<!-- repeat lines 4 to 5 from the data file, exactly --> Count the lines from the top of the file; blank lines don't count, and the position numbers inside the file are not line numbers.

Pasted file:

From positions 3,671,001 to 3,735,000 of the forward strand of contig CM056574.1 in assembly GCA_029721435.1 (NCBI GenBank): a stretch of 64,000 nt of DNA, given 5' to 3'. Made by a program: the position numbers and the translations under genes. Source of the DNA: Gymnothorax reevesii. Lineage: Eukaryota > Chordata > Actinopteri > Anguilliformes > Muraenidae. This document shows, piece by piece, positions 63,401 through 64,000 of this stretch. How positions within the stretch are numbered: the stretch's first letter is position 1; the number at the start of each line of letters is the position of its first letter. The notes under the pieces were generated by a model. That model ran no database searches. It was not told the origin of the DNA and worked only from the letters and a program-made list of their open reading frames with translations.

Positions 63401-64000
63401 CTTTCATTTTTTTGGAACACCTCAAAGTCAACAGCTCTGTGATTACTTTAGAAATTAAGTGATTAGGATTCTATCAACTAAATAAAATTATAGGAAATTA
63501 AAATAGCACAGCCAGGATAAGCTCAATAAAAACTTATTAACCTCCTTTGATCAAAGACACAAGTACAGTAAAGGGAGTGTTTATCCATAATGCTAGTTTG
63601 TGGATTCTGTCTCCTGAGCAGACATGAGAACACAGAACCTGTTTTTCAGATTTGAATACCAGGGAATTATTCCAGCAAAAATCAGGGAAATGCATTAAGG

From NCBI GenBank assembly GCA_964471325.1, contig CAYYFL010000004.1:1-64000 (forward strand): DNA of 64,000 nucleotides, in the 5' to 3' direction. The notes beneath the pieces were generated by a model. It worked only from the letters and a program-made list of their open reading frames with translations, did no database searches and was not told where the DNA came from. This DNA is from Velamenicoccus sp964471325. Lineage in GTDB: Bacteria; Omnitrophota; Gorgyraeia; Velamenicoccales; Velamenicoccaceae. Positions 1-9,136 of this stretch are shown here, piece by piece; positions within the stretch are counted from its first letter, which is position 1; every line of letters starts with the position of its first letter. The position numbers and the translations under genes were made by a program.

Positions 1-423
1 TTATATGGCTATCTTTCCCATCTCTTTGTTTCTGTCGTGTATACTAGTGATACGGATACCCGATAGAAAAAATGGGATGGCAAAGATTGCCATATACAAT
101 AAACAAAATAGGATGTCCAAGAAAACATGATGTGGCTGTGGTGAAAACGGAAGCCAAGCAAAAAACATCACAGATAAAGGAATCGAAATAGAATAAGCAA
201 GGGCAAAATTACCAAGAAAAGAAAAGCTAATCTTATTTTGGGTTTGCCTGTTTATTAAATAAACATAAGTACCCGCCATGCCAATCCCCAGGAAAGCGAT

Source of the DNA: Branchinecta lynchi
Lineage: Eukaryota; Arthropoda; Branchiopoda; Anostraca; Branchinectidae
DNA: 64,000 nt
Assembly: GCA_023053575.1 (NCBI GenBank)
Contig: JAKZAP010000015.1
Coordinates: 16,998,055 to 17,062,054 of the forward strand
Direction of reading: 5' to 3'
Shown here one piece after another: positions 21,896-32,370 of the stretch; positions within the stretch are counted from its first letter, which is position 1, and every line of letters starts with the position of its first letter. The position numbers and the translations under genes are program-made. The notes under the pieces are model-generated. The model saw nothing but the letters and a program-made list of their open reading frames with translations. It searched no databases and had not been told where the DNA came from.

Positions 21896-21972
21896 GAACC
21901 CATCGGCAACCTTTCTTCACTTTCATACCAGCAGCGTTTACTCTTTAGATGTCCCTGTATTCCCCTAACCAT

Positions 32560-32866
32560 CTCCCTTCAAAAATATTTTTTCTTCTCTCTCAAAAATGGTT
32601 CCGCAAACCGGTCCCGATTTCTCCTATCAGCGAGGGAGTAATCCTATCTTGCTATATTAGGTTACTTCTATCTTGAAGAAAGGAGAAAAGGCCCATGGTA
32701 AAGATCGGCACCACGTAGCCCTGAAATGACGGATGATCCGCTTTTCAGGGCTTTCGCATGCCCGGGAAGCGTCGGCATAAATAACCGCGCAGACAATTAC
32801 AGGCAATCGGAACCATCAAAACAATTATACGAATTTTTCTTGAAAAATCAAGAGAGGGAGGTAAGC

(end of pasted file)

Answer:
63501 AAATAGCACAGCCAGGATAAGCTCAATAAAAACTTATTAACCTCCTTTGATCAAAGACACAAGTACAGTAAAGGGAGTGTTTATCCATAATGCTAGTTTG
63601 TGGATTCTGTCTCCTGAGCAGACATGAGAACACAGAACCTGTTTTTCAGATTTGAATACCAGGGAATTATTCCAGCAAAAATCAGGGAAATGCATTAAGG